Craft Distiller

Brew up batches of alcoholic spirits from tons of raw fruit and grains.

Quick Stats

Salary Range
$21,000 – $58,000

Data from U.S. Department of Labor

What do Craft Distillers do?

Creating hootch in the backyard has been an American obsession since the prohibition era of the 1920s. Fruit or grains enter; sweet alcohol exits. Craft Distillers may not work out of their home, but they do create alcohol in small batches using many of the same processes perfected by bootleggers. The profession of Craft Distiller mixes small business with artisan spirits.

It takes a large amount of fruit or grain to produce a tiny drop of alcohol. If you’re a Craft Distiller, you buy as much raw material as you can afford during the summer and fall. When those materials arrive, you direct your crew to wash them and then load them into the equipment for fermentation.

As the raw materials ferment, they’re kept moving at a specific temperature. You may check dials and gauges yourself, or you may supervise others who do this work for you. Each day, you drink a sample of the juices. This may not be as exciting as it sounds, and you likely spit out much more than you swallow.

Once you determine that the liquid is ready for distillation, you pump it into a large still and heat it to a fantastically high temperature. The first liquids that come out are discarded, on your direction, and then you attach a hose to the still to capture the booze.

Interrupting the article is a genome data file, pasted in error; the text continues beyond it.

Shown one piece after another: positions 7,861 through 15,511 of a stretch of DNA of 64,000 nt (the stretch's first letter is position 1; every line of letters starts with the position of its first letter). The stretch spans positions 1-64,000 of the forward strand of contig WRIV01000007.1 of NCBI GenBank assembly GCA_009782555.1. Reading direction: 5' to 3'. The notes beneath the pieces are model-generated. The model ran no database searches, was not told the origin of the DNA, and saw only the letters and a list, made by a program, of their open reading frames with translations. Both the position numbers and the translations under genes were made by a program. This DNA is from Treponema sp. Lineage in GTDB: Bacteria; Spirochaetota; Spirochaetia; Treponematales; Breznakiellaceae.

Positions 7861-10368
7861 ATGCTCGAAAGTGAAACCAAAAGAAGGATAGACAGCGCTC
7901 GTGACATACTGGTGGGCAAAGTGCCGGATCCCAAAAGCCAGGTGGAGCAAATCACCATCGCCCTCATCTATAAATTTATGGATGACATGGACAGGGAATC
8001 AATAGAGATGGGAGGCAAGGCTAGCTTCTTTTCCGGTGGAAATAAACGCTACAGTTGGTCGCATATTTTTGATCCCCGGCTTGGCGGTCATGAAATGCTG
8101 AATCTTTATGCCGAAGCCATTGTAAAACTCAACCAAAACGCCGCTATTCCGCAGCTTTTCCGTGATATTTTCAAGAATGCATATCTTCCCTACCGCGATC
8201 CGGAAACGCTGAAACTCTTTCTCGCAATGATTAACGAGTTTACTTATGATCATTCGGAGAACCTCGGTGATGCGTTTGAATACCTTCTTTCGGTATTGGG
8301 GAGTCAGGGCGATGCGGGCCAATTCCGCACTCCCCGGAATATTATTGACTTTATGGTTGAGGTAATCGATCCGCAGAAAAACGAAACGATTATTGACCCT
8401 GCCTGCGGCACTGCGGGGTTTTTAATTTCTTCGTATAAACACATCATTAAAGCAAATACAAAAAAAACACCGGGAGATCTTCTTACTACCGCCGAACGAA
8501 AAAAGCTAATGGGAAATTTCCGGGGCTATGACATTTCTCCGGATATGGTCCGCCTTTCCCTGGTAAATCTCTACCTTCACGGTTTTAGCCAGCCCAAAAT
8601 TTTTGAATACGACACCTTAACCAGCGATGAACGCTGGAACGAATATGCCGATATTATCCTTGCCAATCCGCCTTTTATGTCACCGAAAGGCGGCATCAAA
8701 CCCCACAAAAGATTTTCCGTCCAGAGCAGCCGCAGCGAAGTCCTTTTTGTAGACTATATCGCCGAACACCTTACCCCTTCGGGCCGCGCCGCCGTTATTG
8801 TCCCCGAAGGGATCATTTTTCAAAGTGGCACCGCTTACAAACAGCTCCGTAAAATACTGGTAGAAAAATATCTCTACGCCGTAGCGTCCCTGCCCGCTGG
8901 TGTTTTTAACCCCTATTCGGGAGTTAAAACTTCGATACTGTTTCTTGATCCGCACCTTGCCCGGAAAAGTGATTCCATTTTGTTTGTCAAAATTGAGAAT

Sometimes, you put the distilled liquids in barrels to age for decades. Other times, you put them right in bottles to sell them. Your taste buds are put to the test as you sample the liquids to determine when they’re ready for sale. This time, you may choose to swallow instead of spit.

Should I be a Craft Distiller?

You should have a high school degree or higher and share these traits:
  • Reliable: You can always be counted on to do a good job.
  • Team Player: You're able to listen, communicate, and work with tons of different people.
  • Independent: You enjoy flying solo and doing things your own way.

  • Also known as: Digester Cook

    How to become a Craft Distiller

    Most Craft Distillers have no higher education and get on-the-job training. Think about earning a Certificate or Associate's degree to increase your competitiveness in the field. Chart?chd=s:9gibaa&chl=no+college+%2879%25%29|certificate+%288%25%29|associate%27s+%2811%25%29|bachelor%27s+%282%25%29||&cht=p3&chs=466x180&chxr=0,79,79
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